T. H. Wintringham

Modern Weapons and Warfare

Source: Labour Monthly, August 1932, Vol. XIV, No. 8, pp. 497-504
Transcription: Phyll Smith
HTML Markup: Brian Reid
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MILITARY technique has developed at a more rapid rate during the past four years than during the four years of the first Great War. But the political conclusions to be drawn from this development are not those usually expressed. This development does not automatically strengthen imperialism. In the struggle against the working class revolution, against the nationalist revolts in colonial or semi-colonial countries, and against Soviet Russia, the imperialists’ development of scientific machinery for warfare makes it easier for them to start a war with hopes of success—but not easier to win such a war. The commencement of such a war becomes a matter of confident (but unfounded) optimism, as at Shanghai; it is also easier for the imperialists, if they so desire, to postpone the actual outbreak of a nationalist revolt, as in India, by a show of overwhelming force. But when the test comes—whether of armoured cars in Peshawar or of tanks in Chapei—the results are not in accord with the expectations of the imperialist Staffs.

When carried beyond a certain point each development of military technique makes the imperialist state weaker as against the enemies stated. This may seem, at first sight, absurd; surely a new and better weapon strengthens the fighting power of the man who holds it? Certainly it does, we can answer; but who holds this weapon? And does the weapon need, for its use, the obedient service of many other men, some of them outside the armed forces altogether? New weapons must be judged by two standards their effect on the process of class differentiation within the armed force in question, and their effect on the dependence of this armed force on the products of a skilled working class. For in the next (or the present) war the decisive factor will be not the potential killing-power but the actual will-power, solidarity and endurance of the opposing forces.

The statement that military technique is developing now more rapidly than under the pressure of war may seem difficult to believe. Advances in technique cannot of course be measured arithmetically. But some of their results can be.

To take first the most modern weapon, the aeroplane. Colonel Seeley stated in Parliament early in 1914 that the average speed of the aeroplanes then in use for military purposes was 65 miles per hour. At the end of 1918 three of the most advanced machines in mass production, the D.H. 9a, the Sopwith “Camel” and the Bristol “Fighter,” averaged 125 m.p.h. If the slower long-range bombers were added the average would be lower (the F.E. 2b, capable of 90 m.p.h. if pressed was still in service). But we can take it that the development of technique had added 60 m.p.h. to the fighting speed.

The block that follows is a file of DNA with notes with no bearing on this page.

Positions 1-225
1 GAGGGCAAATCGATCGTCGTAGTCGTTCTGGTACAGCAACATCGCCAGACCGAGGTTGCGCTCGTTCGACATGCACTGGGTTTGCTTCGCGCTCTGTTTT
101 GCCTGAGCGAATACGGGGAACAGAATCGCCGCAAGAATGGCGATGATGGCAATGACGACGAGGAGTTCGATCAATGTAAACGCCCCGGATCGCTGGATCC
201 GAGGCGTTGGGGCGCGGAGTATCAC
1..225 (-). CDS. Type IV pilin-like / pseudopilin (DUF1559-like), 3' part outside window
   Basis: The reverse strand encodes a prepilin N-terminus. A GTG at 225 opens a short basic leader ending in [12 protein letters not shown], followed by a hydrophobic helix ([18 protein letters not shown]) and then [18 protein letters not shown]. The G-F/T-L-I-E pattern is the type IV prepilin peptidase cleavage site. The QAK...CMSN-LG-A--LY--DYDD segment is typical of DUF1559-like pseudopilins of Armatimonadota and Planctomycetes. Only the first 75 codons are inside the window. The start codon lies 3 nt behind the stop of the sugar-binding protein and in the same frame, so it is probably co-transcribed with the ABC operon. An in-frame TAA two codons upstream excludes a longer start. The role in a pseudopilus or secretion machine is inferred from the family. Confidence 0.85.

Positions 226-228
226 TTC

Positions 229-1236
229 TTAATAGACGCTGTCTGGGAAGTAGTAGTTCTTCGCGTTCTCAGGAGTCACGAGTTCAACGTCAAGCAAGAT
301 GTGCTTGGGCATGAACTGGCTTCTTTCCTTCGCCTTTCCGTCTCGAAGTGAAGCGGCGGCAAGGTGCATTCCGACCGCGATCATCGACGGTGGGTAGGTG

In 1928 there were many types in use in the R.A.F. Five may be taken as typical of all except the slow-bomber. Their speeds were: Fairey III. F, 135 m.p.h.; Westland “Wapiti,” 140 m.p.h.; Armstrong-Whitworth “Atlas,” 150 m.p.h.; Fairey “Fox,” 160 m.p.h.; Bristol “Bulldog,” 165 m.p.h.—an average of about 150 m.p.h.

Now for every purpose except long-range bombing, these machines have been replaced as standard by a single type: the Hawker-Rolls Royce machine, known in its various forms as the “Fury” fighter, “Hart” (day bomber), “Audax” (army co-operation), “Nimrod” (fleet fighter), and “Osprey” (fleet reconnaissance). These machines move at 190 to 210 m.p.h.

It will be seen that these four years have only added some 50 m.p.h. to the standard speed. But to add this on to 150 m.p.h. is a much bigger technical achievement than adding 60 on to 65 m.p.h., because the resistance to motion does not increase in proportion to the air speed, but in proportion to the square of that speed.

The weight of bombs that can be carried, and the range and speed of the heavy bombers, show a more rapid increase recently than was the case in war time, though the new machines (Handley-Page, Fairey and Blackburn) are not yet in production on a large scale.

Another example of modern development is seen in the speed of movement of a self-contained battalion of infantry. The mobility of infantry remained at a fixed level for more than two thousand years; only picked troops could equal the marching power of the Roman legions. Then came the development of railways and later of road transport. Railways do not give true mobility, the power to move in any direction; nor do they give the mobility during actual battle that is the vital factor. When they have to be built, as in the Egypt-Palestine campaign, progress is limited to a few miles a day. Road and cross-country transport, on the other hand, gives true mobility. The strategic importance of this form of transport was underlined early in the war, when General Gallieni’s taxi-cabs took troops from the Paris area to Von Kluck’s flank, during the criticial stage of the battle of the Marne. Its tactical importance was made clear at Cambrai and in the final battles of the War.

This form of transport did not reach full development during the War. It is only since the War that we have seen self-contained units of all arms swung across the map by petrol. And this year the pace of movement for an infantry battalion, the slowest unit of a “mechanised” brigade, was raised at one bound from 15 m.p.h. to 20 m.p.h.